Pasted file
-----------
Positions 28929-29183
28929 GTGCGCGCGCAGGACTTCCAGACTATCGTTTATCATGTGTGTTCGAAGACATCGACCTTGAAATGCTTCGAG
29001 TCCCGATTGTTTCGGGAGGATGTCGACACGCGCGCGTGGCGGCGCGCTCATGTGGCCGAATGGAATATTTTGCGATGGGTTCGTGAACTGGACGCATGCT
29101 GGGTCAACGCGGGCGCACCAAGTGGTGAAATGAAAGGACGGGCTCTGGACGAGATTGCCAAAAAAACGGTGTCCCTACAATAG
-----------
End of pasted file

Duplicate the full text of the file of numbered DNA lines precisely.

Positions 28929-29183
28929 GTGCGCGCGCAGGACTTCCAGACTATCGTTTATCATGTGTGTTCGAAGACATCGACCTTGAAATGCTTCGAG
29001 TCCCGATTGTTTCGGGAGGATGTCGACACGCGCGCGTGGCGGCGCGCTCATGTGGCCGAATGGAATATTTTGCGATGGGTTCGTGAACTGGACGCATGCT
29101 GGGTCAACGCGGGCGCACCAAGTGGTGAAATGAAAGGACGGGCTCTGGACGAGATTGCCAAAAAAACGGTGTCCCTACAATAG